Unexpected Comes from Different Methods
When trying to come up with photos that are — dare I say it — unique to your brand, there are several approaches you can take. The option closest to a nicotine patch for free stock photos would be to investigate premium photo collections that restrict the number of licenses they sell. Utilizing these collections will help decrease the number of places you see “your photo,” and will still have the benefits of seamless discovery.
Another approach is to hire a photographer to take photos that go with specific campaigns, or even work with a few photographers to curate your own internal library so content teams and others have ample selection. This approach will likely take time to build up, but offers the greatest opportunity to make specific decisions that deliver unexpected results.
If you can’t afford a photographer, you can do it yourself. Smartphones now have the ability to shoot in beautiful, blurred background portrait mode and the Google Pixel 2 boasts stunning AI that uses an algorithm to combine multiple shots into one clear, crisp image. Our phones have made photography highly accessible, so encourage your team to give it a shot (pun intended) on behalf of your brand.
An alternative approach would be to use photos generated by your users or audience. Maybe you’re a brand with a following that has a particular flair for creativity-packed Instagram accounts. Consider giving them a way to share their photos with you so you can use them in your campaigns or other content. Just remember to get their permission first.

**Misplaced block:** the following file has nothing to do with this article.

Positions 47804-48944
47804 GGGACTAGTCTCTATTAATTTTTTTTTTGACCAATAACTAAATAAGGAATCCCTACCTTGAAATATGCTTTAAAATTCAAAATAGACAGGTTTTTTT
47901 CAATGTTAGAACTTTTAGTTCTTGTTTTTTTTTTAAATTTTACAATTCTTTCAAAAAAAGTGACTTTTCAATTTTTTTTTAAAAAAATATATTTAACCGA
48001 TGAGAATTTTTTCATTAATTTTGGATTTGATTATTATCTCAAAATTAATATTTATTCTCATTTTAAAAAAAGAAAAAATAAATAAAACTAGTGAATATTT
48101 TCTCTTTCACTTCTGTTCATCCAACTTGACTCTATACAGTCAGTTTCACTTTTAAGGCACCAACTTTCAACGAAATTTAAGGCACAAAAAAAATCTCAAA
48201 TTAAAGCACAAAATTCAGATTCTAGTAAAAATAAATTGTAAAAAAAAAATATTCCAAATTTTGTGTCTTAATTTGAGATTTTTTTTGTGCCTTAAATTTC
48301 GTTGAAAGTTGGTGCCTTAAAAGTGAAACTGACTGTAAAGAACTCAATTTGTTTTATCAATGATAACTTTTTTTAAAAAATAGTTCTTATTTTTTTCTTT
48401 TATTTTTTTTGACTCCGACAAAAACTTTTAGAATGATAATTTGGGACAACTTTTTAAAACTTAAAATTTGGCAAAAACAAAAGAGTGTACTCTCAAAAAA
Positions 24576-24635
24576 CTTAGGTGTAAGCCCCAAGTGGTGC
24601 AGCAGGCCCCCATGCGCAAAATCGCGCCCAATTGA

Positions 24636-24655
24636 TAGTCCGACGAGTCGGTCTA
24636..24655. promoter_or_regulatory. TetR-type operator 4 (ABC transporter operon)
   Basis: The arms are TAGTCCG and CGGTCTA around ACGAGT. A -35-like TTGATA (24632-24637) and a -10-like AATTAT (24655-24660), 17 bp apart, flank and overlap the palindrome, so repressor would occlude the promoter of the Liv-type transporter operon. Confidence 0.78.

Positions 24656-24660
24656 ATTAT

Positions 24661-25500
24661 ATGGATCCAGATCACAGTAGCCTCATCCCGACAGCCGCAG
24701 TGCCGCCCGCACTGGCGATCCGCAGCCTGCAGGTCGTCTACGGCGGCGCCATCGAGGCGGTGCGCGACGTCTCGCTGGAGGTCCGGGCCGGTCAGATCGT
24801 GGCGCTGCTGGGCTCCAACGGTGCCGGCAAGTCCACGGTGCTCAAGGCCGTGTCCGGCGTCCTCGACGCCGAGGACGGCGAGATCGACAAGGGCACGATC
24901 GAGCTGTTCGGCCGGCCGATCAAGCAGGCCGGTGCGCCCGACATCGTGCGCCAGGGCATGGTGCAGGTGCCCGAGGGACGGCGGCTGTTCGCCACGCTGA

Even if you can’t break the habit of using free stock photos, take a minute and think about how you can edit that image we’ve all seen before. An alternative cropping, selective color or an overlay does help to catch the eye during an otherwise boring scroll through the digital list.
Regardless of which method you choose, you should always ask yourself “Does this image tell a specific story that supports my brand?”
Asking this question will lead to photos that provide an unexpected experience for your audience because your choices will be intentional rather than general.
Most importantly, you should remember that your biggest opportunity lies in showing something genuine. Don’t just show me a desk: Show me your desk, with all the little things that make it human.
“These simple yet effective investments instantly connect your audience on a more personal level — and tell them that your business is full of what matters most: people,” Chris said as he closed out his email. “As you continue to develop your own content, you’re building trust with [your audience] and proving that you care about what you’re doing.”
Take out your phones, content creators, and start purposefully capturing the world so I can engage in a scroll-stopping, click-on-your-content-for-more, kind of way because you delivered something I wasn’t expecting to see.
(And yes, the images in this post were originally created.)